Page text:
JazzNet: News
You are in:  Home > Jazz > News   •  Archives   •  send page to a friend

Headline Feed
Email to a friend


Bobby Short
Photo courtesy of Bobby Short Enterprises



Staff Report

NEW YORK, 11 FEBRUARY 2006—On 16 February, Christie's New York will auction the personal property of Bobby Short. This 250-lot sale will offer the contents of Mr. Short’s three bedroom apartment on Sutton Place on the Upper East Side of Manhattan, featuring everything from his cufflinks to his grand piano. A self-proclaimed "saloon singer," the late Bobby Short was a living legend and quickly became a New York institution, performing in one of the most distinctive jazz venues, the Carlyle Hotel in Manhattan, for over 35 years.

Bechstein Black Lacquered Grand Piano with Bench, 1971
Photo courtesy of Christie's New York

Born in Danville, Illinois, Mr. Short trained himself by ear to play the piano and sing and began performing and touring in vaudeville at the age of 12. His career achievements include album releases and nightclub performances in major cities around the world, earning him status as the nation’s most celebrated cabaret performer. He was praised by many and was a favorite among the international jet set, yet he remained humble and true to his audience. An active member of the music and arts community, he was a Trustee at the Studio Museum in Harlem and a Board Member at the Third Street Music School Settlement, as well as the founder and President of the Duke Ellington Memorial Fund. Mr. Short may have joined these institutions in an effort to keep the arts alive, but many will agree that his greatest contribution to ‘the cause’ was his music.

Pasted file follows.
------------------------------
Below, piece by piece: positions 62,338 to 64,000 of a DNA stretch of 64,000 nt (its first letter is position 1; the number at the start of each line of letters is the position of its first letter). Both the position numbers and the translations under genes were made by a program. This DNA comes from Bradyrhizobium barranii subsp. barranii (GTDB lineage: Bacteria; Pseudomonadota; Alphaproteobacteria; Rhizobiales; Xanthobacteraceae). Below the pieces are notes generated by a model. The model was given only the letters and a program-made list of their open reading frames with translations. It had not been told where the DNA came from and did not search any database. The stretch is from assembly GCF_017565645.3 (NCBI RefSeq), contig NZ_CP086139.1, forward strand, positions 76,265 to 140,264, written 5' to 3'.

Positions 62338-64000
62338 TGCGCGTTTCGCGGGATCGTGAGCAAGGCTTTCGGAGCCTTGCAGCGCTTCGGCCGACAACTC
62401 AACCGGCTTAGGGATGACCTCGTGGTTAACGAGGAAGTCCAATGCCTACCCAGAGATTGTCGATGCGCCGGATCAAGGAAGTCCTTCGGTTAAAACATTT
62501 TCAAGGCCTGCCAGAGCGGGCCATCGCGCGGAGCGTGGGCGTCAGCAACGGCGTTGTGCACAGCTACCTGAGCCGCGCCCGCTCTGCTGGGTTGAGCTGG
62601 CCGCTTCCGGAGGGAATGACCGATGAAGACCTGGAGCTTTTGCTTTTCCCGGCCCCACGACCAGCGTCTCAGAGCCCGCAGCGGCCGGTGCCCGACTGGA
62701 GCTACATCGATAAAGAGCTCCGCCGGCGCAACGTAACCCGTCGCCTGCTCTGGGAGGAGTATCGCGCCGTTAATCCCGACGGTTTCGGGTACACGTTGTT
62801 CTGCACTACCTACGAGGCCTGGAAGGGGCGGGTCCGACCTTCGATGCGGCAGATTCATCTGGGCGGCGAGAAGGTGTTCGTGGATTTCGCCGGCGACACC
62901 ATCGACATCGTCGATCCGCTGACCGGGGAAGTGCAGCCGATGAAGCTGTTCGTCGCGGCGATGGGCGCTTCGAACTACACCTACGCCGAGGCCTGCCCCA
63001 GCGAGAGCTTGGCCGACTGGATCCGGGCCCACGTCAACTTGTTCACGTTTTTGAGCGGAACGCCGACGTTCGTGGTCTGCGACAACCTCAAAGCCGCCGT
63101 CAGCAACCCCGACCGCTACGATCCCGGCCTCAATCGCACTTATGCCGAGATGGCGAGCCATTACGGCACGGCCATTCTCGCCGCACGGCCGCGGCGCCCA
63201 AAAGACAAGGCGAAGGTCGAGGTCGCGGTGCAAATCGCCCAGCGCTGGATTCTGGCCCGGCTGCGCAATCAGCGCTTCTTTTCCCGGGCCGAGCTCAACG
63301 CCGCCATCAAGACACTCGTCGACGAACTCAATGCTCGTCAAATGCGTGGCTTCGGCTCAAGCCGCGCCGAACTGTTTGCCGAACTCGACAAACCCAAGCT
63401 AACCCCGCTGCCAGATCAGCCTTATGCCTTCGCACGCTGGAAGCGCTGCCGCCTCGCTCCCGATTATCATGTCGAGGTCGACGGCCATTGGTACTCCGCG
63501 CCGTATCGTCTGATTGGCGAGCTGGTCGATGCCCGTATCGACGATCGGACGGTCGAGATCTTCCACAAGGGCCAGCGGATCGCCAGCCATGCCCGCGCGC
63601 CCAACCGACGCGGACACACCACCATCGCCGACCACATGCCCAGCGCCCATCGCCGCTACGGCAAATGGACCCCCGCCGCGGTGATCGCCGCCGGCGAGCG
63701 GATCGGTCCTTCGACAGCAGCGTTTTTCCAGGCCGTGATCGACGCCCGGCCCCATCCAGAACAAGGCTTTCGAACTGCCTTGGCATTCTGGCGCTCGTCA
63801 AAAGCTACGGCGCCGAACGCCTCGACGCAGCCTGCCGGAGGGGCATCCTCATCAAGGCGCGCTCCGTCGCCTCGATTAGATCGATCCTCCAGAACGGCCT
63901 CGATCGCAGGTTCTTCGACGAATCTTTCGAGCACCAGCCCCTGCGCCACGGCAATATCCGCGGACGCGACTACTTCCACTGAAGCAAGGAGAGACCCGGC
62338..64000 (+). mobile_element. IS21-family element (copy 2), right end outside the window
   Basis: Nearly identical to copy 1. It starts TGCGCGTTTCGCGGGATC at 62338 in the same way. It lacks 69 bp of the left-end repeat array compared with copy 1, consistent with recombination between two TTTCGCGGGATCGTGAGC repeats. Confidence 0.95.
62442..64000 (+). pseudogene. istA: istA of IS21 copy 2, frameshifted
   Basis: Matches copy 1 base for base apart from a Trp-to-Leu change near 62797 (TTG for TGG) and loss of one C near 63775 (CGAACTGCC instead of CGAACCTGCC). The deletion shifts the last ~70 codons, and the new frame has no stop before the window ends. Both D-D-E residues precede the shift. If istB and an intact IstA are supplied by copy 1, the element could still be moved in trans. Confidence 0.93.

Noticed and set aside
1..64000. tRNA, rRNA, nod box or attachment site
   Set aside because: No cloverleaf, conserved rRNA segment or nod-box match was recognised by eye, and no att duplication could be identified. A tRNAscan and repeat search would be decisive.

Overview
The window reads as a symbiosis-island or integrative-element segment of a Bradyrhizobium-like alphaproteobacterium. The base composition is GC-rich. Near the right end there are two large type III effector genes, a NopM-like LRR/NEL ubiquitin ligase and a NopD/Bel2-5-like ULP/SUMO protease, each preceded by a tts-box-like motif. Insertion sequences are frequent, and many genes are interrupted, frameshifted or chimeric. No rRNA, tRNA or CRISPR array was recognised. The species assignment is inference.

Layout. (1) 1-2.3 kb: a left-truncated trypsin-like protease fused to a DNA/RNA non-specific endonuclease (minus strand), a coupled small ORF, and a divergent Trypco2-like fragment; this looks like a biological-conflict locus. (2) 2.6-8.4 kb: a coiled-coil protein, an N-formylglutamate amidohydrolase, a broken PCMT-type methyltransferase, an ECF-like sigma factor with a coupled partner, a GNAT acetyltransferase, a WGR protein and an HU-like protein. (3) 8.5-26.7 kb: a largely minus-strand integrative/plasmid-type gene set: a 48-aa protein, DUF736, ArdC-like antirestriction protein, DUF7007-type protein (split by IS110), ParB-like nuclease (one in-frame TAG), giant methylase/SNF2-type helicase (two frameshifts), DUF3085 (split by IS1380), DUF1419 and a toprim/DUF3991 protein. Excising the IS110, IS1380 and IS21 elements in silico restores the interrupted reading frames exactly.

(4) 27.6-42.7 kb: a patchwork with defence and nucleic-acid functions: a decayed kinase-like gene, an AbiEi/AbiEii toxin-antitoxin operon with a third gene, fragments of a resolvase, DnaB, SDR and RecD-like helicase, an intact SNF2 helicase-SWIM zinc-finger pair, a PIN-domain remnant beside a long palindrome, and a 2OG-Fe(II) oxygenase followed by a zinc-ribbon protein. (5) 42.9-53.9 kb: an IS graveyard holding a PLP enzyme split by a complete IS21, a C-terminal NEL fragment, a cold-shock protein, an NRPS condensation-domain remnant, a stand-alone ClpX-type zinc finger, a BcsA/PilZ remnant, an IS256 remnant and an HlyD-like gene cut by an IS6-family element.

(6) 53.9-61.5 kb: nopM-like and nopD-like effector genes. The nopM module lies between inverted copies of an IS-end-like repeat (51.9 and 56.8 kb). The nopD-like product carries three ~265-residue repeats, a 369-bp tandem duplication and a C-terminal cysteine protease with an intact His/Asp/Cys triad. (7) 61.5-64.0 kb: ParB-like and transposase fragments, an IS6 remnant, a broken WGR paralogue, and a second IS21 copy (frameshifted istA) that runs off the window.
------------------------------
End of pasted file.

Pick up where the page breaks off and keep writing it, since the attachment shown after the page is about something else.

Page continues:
Bill Traylor (American, 1854-1947)
Black Cow, c. 1939-42
Crayon and gouache on paper
13 3/4 in. X 11 in. (35 X 27.9 cm.)
Photo courtesy of Christie's New York

Bobby Short led an elegant life, which manifested itself in the property of his ‘cocktail chic’ apartment. Leading the sale is his Bechstein black lacquer grand piano with bench (estimate: $30,000 - 40,000). Other highlights include his art deco mahogany and parchment-veneered writing desk (estimate: $3,000 – 5,000) and monogrammed Cartier silver ice bucket and cover (estimate: $2,000 – 3,000), items he used on a regular basis.

A Cartier Silver Ice Bucket and Cover
Marked Cartier, Modern
Cylindrical with Two Swing Handles, Momogramed RWS on Front, Glass Lining, Knopped Cover, Fully Marked; Together with Three Pairs of Silver Plated Ice Tongs
9 1/4 in. (23.5 cm.) High
Photo courtesy of Christie's New York

In addition to his personal effects, aficionados will be drawn to his collection of African tribal art, works by African Americans, and historical African American memorabilia. Mr. Short was proud of his heritage and collected in these categories as a means to remember the past and support the achievements of African Americans. The highlight of his collection is Bill Traylor’s Black Cow, circa 1939-1942, which is expected to realize between $25,000 – 35,000.

Click here for a Culturekiosque 2003 interview with Bobby Short at the Hotel Ritz in Paris.  

Christie's New York

[ Feedback | Home ]

If you value this page, please send it to a friend.

Copyright © 2005 Euromedia Group, Ltd. All Rights Reserved.